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Guest Editorial: School choice debate missing key element: the environment

Posted: March 9th, 2018 | Guest Editorial, Opinion, Opinion & News | No Comments

By Gary London

[Editor’s note: This editorial first appeared in the Voice of San Diego on Feb. 28. View the original article at bit.ly/2HgkmiI.]

San Diego Unified School District allows parents to choose schools for their children in neighborhoods where they do not live. For the district, this is a remedy to back-fill spaces not being used. For parents, it’s an opportunity to send their children to schools where they believe the education is better.

I acknowledge the historical complexity of school commuting as a remedy to education inequality. But by allowing school choice, and while noting its incredible success, the district has created another mess.

My specific concern is that the school district’s practice, which now engages almost half of its student population, has serious traffic and environmental consequences that conflict with avowed San Diego policies on climate change and reducing our carbon footprint.

I have not seen nor heard any active discussion about how inappropriate this is.

In its “Vision 2020” plan, the district states that it wants to keep more students in neighborhood schools. I think this is the right goal, because commuting has allowed the district a way out of its responsibility to fix underperforming schools.

The history of the program is complex, having grown out of a desire to desegregate the city’s schools, but my primary focus is the environmental as well as the consequences on neighborhood cohesiveness In land-use circles, we are concerned about the effect from all these automobiles on the road.

School commuting is bad for the environment because it contributes to traffic miles and congestion. It’s also time-consuming and probably stressful for the parents who, twice a day, drive from home to school to work in the morning, and work to school (or to after-school day care) to home in the afternoon.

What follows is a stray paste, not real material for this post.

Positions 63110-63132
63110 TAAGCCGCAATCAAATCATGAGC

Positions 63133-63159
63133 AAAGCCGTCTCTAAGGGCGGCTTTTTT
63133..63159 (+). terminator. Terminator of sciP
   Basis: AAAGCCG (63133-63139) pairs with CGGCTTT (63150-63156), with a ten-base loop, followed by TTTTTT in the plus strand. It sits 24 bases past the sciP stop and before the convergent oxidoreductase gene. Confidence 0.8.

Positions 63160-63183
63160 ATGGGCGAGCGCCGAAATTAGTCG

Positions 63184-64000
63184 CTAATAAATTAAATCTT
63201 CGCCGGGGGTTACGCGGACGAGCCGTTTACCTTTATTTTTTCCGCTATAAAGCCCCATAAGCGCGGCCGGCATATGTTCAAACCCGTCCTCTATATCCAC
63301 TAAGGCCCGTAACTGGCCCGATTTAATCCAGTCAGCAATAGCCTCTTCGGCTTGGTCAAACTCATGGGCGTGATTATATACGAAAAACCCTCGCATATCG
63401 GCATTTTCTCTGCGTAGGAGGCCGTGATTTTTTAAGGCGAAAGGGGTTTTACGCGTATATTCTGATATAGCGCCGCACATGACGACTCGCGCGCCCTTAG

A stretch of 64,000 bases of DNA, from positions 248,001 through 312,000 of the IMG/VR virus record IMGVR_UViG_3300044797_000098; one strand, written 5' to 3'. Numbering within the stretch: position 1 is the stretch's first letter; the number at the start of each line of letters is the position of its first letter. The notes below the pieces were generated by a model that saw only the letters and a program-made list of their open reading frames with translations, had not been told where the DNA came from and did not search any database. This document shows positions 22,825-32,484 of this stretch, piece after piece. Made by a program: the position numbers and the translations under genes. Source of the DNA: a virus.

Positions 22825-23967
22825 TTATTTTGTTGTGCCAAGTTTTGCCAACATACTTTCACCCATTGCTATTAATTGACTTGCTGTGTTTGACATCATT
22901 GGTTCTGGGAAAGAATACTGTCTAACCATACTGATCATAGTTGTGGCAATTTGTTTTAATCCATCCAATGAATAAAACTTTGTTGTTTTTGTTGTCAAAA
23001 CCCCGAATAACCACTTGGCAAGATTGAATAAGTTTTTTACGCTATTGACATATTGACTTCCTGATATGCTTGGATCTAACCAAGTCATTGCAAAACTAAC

A study from the University of San Diego’s Center for Education Policy and Law has demonstrated that 42 percent of parents across the district choose to send their kids to schools outside their neighborhoods. For a district of 130,000 students, assuming two students per household, that must be about 27,000 parents.

In addition to the 10,000 students who are daily bussed to schools outside of their neighborhoods, we are also looking at more than 20,000 parents who commute their children daily by car to another neighborhood. Twice a day, that equates to 40,000 vehicle trips.

San Diego is fully engaged in promoting better air quality and fighting climate change. Yet when parents take extra trips in autos, we have the antithesis of the city’s goals to reduce our carbon footprint.

Those of us in the land-use business question the commuting practice for good reasons.

For starters, your neighborhood school is a fundamental “anchor” to your community. While its primary purpose is to educate children, schools regularly are places where parents meet and form friendships and bonds. We vote at these schools. We send our kids to play in the school yards.

When we lose touch with the anchor, we are at risk of losing touch with our sense of community. When we know each other, we watch and care for each other.

Communities throughout the San Diego region are super focused on traffic and transportation. In fact, practically every real estate development project that I work on experiences push back because communities believe that more housing equals more traffic congestion. Why are we not applying that same sensibility to parents getting into their cars to transport their kids to another part of the city, increasing congestion and complicating everyone’s commute?

I assume that parents in neighborhoods with poorer performing schools would argue that commuting gives their children an equal shot at success, and that they can’t just wait around for the district to improve schools closer to their homes. But this never-ending spiral of moving around children cannot be the answer.

What I am railing against is a practice that seems to promote this behavior rather than one which is centered on improving the “bad” neighborhood schools. While the two don’t have to be mutually exclusive, perhaps a little less emphasis on commuting, and a little more emphasis on why parents must do so in the first place, ought to be the subject of a public discourse.

I have no doubt that San Diego Unified School District administrators are trying to do the right thing for all involved. What I am requesting is a call for action for them to become better community stewards.

The school district is an integral part of San Diego. They ought to step up and take a more holistic approach to their policies.

—Gary London is a parent and land-use consultant living in San Diego. 

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